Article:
At Firestoker and with the idea of this organizations like Consulting2.0, an idea we talk about what a flatter, more fluid, more individual-empowered workplace could and should be able to look like. It seems that Google, an organization that breathes innovation in so many ways, may not surprisingly already be leaders in this area.

Any Googlers out there able/willing to comment?

Are we really friends? The trouble with buddy lists in social applications.

The trouble with buddy lists is that we end up collecting friends like baseball cards. Because I’m on your buddy list, it could be because we’re really closely connected, it could be because we met once at a conference two years ago, or it could be because we both tacitly just want to make ourselves seem slightly more important or popular by having a large number of friends next to our name.

Letting users browse each other’s buddy lists is a great way to discover other people on the system you might want to add to your list (one valid use case). But in reality, public buddy lists are pretty terrible at what should be their primary purpose – as a way of giving any understanding of who someone really is or their true set of social relationships/connectedness.

Just by virtue of being public, buddy lists get distorted by social pressures for the following reasons:

1. Pressure to accept buddies. It feels impolite to turn down a buddy request even if you are not truly closely acquainted with somebody.

2. Popularity contest. There can be a bias to maintain a big list to impress others.

3. No granularity. Most social networks don’t have much way of indicating what sort of relationship you have with somebody. Facebook for instance is a little better at this, we met randomly, we are part of the same organization, we are dating etc. but for the most part the connections are binary and not granular. We’re either friends or not – but not, are we a close or a weak tie?

4. It’s socially awkward to take people off. People rarely take people off their lists as the more public your list is, the more awkward that might be.

And don’t forget Sampling bias. For many social networks, the breadth of your buddy list may say more about how much time you spend with other computer nerds, rather than saying anything useful about the quality and breadth of your actual connections to people in the “real” world (the 1st life).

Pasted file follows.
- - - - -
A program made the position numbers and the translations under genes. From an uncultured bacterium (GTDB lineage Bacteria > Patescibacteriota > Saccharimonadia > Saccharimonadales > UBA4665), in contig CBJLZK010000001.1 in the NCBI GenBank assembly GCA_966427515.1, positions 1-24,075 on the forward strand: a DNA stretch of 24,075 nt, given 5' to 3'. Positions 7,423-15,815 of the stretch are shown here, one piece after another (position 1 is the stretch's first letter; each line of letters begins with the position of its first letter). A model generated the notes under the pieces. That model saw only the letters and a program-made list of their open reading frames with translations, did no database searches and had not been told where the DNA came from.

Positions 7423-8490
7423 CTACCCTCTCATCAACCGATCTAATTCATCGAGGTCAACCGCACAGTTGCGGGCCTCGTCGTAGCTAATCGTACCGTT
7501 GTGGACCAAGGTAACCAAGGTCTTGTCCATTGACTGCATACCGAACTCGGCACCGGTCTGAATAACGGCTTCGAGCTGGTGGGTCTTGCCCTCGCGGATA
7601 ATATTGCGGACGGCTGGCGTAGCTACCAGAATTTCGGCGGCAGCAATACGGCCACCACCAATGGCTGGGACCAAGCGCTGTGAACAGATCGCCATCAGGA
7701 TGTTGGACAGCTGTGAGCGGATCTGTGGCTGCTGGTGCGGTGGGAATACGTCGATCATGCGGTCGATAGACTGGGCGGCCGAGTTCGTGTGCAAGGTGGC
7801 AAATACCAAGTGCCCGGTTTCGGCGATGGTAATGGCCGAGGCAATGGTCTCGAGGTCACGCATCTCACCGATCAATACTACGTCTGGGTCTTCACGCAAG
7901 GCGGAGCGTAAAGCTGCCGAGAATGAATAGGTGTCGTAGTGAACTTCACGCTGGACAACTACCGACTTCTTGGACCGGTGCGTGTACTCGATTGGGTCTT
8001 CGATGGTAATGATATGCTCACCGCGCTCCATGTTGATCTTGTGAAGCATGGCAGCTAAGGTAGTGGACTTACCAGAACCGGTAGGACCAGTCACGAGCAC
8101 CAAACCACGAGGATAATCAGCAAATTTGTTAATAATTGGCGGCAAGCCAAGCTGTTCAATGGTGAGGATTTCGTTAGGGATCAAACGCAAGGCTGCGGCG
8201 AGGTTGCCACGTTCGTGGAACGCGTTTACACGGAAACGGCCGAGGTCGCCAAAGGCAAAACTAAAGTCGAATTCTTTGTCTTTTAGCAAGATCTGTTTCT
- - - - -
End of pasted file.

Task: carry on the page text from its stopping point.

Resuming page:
By comparison, this is why subscribing to people by rss is great and why I’m in no rush to make my OPML public. Because it means I can read who I want to read as often as I want to read them, without my actual relationships with these people being distorted by social pressures. And if my interests or connections change over time I can quietly unsubscribe from people without it being a big deal or offending anyone.

So, how could social networking applications solve this buddylist problem? Here’s one idea, maybe not applicable for all networks but one that could work well in a say… an Enterprise 2.0 platform

Keep 2 lists.

Sure, keep an explicit buddy list that you control, but make it private.

And then let for the purpose of being able to broadcast an accurate portrayal of a user’s actual “aboutness”, let the system keep track of a user’s public buddy list implicitly.

Imagine a type system that reports back to you on the actual number of your interactions with people within the system and the extent to which those interactions are reciprocated.

The system could then easily spit back for the benefit of each individual user statistics on the “aboutness” of everyone in the organization (or at least on their current professional connectedness) like little bar charts of who you work with most closely that you could display on your profile page. Weighted by relevance and always up to date (much unlike any official org chart I’ve ever seen on a corporate intranet).

In fact, throw out the old org chart while you’re at it. What you’ve got now is a practical working map for for modeling the new enterprise.

Also implied by this idea is that if you’re going to appear connected to someone, you’ll actually have work at maintaining that relationship.

Are you ready for this new level of social transparency? You can count me in.

Heading to SanFran March 21-25